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Setting a few things straight

“The average newspaper, especially of the better sort, has the intelligence of a hillbilly evangelist, the courage of a rat, the fairness of a prohibitionist boob-jumper, the information of a high school janitor, the taste of a designer of celluloid valentines, and the honor of a police-station lawyer.” — Renowned newspaperman H.L. Mencken

The processes that go into making almost any edition of almost any newspaper are a little like those that go into the making of sausages in that looking too closely at either is not apt to increase one’s appetite for its consumption. But that said, I have long thought it quite possible that my business just might be the one in our society about which the people outside it know the least about it, while at the same time considering themselves experts.

As a very wise man once sagely informed me, “Buy yourself a newspaper, son, and you will find out real soon that everybody who has a subscription thinks he’s a stockholder.”

And while that indeed proved to be the case after I did, what I have found to be even more prevalent are the myriad misconceptions that exist in the public mind about newspapers, some of which have been around them as long as I have.

To be sure, they are legion, but let us consider just a few of the most prominent, which is to say, most grievous of the misconceptions people hold about newspapers.

• “Newspapers love bad news.” — Bah! Any newspaper is a business and any business most prospers from good news in good times. We would far rather write about, say, a new business opening in town (the better to advertise, my dear) than say, either a business or home being burglarized or destroyed by fire.

• “Newspapers love ‘juicy’ stories.” — Well, sometimes. That depends upon what they are. If by “juicy,” one means catching a crooked politician being crooked, or catching a hypocrite within his hypocrisy, then, yes, we certainly do. But if by “juicy” one means a tragedy vested upon an individual or family, then I would remind him that within any community, no one, with the exceptions of physicians and preachers come into contact with more tragedies than do newspaper folk and there is no joy to be taken from the suffering of others, particularly when they are your friends and neighbors.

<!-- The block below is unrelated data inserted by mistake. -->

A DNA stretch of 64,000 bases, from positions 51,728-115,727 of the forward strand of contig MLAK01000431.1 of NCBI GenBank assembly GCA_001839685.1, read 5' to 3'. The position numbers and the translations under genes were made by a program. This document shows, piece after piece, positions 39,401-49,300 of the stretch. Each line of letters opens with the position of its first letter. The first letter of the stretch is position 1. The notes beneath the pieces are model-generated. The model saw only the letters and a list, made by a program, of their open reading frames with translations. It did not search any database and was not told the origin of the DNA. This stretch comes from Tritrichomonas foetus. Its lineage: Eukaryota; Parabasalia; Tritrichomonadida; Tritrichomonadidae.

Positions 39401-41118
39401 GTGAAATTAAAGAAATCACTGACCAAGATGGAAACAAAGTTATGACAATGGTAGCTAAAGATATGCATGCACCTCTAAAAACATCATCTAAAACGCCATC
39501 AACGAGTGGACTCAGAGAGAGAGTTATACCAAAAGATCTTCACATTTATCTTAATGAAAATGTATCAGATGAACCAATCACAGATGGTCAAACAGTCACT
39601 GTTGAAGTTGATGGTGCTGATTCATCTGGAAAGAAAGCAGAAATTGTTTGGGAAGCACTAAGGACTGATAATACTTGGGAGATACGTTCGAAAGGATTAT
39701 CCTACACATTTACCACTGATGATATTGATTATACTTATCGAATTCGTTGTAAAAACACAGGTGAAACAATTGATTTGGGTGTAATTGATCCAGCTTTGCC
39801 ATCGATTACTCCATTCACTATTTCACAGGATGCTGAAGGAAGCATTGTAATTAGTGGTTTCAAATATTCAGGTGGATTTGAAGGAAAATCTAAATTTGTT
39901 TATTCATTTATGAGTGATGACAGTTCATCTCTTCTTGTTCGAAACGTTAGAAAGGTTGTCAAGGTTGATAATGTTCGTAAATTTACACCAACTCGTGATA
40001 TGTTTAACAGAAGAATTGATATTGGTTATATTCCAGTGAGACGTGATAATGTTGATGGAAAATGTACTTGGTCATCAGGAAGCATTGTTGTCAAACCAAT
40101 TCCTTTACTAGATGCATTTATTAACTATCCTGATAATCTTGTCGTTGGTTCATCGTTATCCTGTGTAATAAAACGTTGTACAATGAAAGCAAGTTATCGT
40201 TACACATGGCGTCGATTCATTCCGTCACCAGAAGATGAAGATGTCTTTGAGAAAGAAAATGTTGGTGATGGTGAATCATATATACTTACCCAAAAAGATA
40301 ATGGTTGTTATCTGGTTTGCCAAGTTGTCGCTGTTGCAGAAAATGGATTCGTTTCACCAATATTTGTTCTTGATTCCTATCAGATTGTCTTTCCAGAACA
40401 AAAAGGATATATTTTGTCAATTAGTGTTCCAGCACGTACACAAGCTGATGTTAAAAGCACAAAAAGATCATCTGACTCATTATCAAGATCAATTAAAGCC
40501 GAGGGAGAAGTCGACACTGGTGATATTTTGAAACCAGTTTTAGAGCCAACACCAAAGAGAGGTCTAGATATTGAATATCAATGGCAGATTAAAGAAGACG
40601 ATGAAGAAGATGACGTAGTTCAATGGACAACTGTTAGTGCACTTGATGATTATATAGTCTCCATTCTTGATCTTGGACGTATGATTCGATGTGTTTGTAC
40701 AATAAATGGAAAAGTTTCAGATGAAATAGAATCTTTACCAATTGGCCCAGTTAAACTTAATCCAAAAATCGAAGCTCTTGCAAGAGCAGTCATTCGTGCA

• “Newspapers just make stuff up.” — This is an opinion most frequently held by idiots and if you believe it, then you qualify. With as many lawyers as there are in this country today, hell, as many as there are advertising on TV, just how long do you think any newspaper could get away with something like that? If we simply made something up about somebody and printed it, that somebody would sue our socks off — and should. Unlike the insidious anonymity inherent within gossip, we cannot later deny what is printed upon our pages.

• “Newspapers do this, that or the other ‘just to sell papers.’” — Please. This is another one that should be reserved strictly for the aforementioned idiots. This newspaper, like any one real one, does not rely on impulse purchase in the grocery store checkout line. Over the course of any given year, our circulation varies precious little. Yes, if there is a story with compelling local interest, more news stand sales may result, but the vast majority of those sales will be to people who already subscribe and just don’t want to wait on their edition in the mail. Besides, at a dollar a lick, we could sell a paper to every man, woman and child in (the city and county) and it would not pay the freight for its publication.

• “Newspaper people think they know it all.” — Well, some do, I guess. Just like some lawyers or barbers or farmers do. Fact is, to be a good journalist, one needs to know a little bit about a lot of things rather than a lot about any one. Most of the newspaper folk I know, which is to say most of them in this state have a considerably higher regard for common sense than they do for so-called expert opinions, perhaps because it is rarer.

When all is said and done, newspapers are essentially in the truth business. We try to find it, tell it and package it in such a way as to be best understood. Sometimes that truth is seen by the public to be good, other times it is seen is being not so.

And it is the truth, in matters large and small, that is most important to us newspaper folk. That is most often why we get into this crazy business, and almost always why we choose to remain in it.

What? You thought it was the money? The perks? That ever-present feeling of being loved by one and all?

Ray Mosby is editor and publisher of the Deer Creek Pilot in Rolling Fork.